The code-named Knights Ferry device - which is not supposed to become a commercial compute solution and which is believed to be based on the code-named Larrabee GPU design - performed operations typically made on clusters or machines with many processing cores.
During SC10, Intel conducted demonstrations showcasing the real-world capabilities of the recently announced MIC (many Intel core) architecture. These included using Intel MIC architecture as a co-processor running financial derivative Monte Carlo demonstrations that boasted twice the performance of those conducted with prior generation technologies. The Monte Carlo application for Intel MIC was generated using standard C++ code with an Intel MIC-enabled version of the Intel Parallel Studio XE 2011 software development tools, demonstrating how applications for standard Intel CPUs can scale to future Intel MIC products.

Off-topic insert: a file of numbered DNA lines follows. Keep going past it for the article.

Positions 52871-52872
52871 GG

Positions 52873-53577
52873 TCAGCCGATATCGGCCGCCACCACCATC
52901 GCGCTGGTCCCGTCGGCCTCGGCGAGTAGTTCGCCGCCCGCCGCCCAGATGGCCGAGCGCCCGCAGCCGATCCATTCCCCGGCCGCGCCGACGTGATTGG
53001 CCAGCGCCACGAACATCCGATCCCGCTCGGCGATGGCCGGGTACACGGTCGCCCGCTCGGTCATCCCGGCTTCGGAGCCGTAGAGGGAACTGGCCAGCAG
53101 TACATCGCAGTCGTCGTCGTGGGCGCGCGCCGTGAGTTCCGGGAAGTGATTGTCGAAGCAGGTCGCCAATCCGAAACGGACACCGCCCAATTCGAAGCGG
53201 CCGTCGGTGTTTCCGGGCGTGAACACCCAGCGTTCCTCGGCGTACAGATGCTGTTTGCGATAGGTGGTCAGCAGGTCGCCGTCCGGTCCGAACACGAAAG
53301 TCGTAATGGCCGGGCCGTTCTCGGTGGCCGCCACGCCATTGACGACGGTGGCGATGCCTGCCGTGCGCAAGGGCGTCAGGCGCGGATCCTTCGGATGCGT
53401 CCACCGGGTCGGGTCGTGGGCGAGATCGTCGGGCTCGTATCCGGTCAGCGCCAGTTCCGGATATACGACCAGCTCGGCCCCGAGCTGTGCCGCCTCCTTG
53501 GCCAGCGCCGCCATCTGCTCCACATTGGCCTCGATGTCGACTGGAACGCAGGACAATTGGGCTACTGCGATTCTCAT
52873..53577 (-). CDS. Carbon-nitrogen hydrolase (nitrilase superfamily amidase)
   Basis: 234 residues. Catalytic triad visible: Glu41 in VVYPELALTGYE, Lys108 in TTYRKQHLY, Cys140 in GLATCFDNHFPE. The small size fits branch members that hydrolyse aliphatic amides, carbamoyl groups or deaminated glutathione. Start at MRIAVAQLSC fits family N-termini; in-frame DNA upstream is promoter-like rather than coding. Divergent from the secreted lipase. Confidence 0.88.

Intel shows off Knights Ferry at SC10
Posted on Wednesday, November 17 2010 @ 23:04 CET by Thomas De Maesschalck